Vision of the disastrous tsunami rolling onto Japan after last week’s massive magnitude 9.0 earthquake will provide valuable data to scientists for years to come, Australian experts said yesterday.
Compelling images of the monster wave crashing onto low-lying farmland in Japan’s northeast, sweeping all in its path into a surging waterway, was played live by television stations as helicopter-borne crews recorded the event.
“I think the impact of the waves going across and spreading well inland on relatively flat terrain was something that we’ve never seen before,” Australian tsunami expert Ray Canterford said, adding that it was a tragedy for Japan. “This is quite a unique event.”
Canterford said while scientists had made progress on predicting tsunamis since the devastating 2004 Indian Ocean disaster in which more than 220,000 people died, there was still work to be done.
“There has been progress, but it’s very unfortunate for the Japanese, who are probably one of the most tsunami-ready countries in the world, to be impacted like this — it’s just so tragic,” he said.
Australian Bureau of Meteorology scientist Diana Greenslade said the footage from Japan, which showed houses and buildings being swept up in the torrent of water racing inland, would be of deep interest to scientists studying tsunamis.
“In the future it will be useful,” said Greenslade, principal research scientist at the bureau, adding that scientists would be keen to use the footage to help verify their tsunami modeling systems.
Scientists typically have relied on measuring tsunami waves using tide gauges and then going into tsunami-hit zones after the waves have passed to measure how far the water penetrated inland.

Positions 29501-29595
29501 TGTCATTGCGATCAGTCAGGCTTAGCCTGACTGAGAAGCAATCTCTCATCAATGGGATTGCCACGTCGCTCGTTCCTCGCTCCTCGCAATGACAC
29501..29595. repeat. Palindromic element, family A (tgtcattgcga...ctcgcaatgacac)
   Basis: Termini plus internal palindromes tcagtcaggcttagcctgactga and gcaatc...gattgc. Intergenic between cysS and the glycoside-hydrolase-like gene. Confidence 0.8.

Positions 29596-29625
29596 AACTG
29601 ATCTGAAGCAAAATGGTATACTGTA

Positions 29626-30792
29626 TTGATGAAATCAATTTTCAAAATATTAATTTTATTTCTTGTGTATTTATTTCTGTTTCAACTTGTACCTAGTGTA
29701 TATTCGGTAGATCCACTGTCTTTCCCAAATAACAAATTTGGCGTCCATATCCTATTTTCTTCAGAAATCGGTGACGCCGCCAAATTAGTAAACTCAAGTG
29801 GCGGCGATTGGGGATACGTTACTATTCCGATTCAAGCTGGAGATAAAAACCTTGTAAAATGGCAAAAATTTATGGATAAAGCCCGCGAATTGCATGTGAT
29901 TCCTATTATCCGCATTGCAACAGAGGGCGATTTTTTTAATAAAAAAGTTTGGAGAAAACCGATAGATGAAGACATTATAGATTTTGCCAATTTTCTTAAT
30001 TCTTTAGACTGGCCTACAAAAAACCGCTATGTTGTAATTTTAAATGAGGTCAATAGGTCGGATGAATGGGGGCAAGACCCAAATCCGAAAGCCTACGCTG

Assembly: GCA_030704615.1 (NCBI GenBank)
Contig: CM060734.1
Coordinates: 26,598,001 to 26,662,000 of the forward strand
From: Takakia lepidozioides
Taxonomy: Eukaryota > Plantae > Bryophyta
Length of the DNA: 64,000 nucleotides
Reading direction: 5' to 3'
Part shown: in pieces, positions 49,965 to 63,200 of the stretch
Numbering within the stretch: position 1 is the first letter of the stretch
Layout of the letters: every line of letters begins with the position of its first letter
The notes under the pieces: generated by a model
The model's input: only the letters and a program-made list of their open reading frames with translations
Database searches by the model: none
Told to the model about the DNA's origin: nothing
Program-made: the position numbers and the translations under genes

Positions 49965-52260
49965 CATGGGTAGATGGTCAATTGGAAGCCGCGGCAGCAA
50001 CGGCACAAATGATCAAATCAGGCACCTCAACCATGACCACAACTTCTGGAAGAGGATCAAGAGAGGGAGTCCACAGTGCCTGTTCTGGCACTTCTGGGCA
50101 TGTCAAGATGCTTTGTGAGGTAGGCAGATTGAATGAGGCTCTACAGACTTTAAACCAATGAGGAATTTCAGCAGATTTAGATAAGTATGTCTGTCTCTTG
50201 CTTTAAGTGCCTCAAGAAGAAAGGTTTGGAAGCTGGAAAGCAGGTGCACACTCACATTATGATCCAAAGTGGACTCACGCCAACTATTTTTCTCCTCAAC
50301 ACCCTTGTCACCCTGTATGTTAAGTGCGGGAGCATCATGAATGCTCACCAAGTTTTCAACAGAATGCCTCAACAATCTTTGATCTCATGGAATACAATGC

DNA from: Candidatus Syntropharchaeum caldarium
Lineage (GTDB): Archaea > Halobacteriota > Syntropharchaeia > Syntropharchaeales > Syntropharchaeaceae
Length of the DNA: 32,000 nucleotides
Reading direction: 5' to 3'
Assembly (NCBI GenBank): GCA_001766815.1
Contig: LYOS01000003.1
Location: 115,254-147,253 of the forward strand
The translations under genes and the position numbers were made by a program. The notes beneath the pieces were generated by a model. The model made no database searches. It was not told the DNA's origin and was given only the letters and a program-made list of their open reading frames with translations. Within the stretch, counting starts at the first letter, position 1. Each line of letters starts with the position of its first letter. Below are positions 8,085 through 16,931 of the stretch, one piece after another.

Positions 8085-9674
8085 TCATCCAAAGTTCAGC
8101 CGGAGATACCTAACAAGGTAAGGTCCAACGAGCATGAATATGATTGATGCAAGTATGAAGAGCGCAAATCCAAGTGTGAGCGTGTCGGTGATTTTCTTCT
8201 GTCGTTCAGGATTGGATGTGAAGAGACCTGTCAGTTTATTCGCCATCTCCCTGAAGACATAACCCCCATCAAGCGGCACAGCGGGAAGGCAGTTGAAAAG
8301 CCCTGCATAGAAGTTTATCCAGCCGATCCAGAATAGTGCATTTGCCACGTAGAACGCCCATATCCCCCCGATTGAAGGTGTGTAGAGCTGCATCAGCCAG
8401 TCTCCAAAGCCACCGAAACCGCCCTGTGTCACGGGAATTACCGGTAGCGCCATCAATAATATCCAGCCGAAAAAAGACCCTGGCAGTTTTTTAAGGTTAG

“But what we can get from the vision is a whole bunch of other things as well,” she said, including the flow’s speed and depth, the extent of the inundation, and how debris churning in the water affects the speed of the flow. “The amount of video from this one, especially the one from the helicopter where you can actually see the wave front inundating onto the land, is just exactly what we need to be able to verify our models.”
She said it would be especially valuable in working out the speed and strength of tsunami currents — which are currently very difficult to assess.
Canterford, head of weather and ocean services at the Bureau of Meteorology, said that huge improvements in tsunami modeling had been made since the 2004 disaster, which hit countries from Indonesia to Kenya.
At the time, it was not possible to predict straight after the earthquake whether a tsunami would hit Australia.
On this occasion, he said, “for Australia in particular, we were aware almost immediately, because of our modeling and because of our instrumentation, that it wouldn’t impact on our coastline.”
“That’s no good for Japan or other countries, but four or five years ago we would have to have evacuated coastal communities as well because we wouldn’t have known where it was,” he said.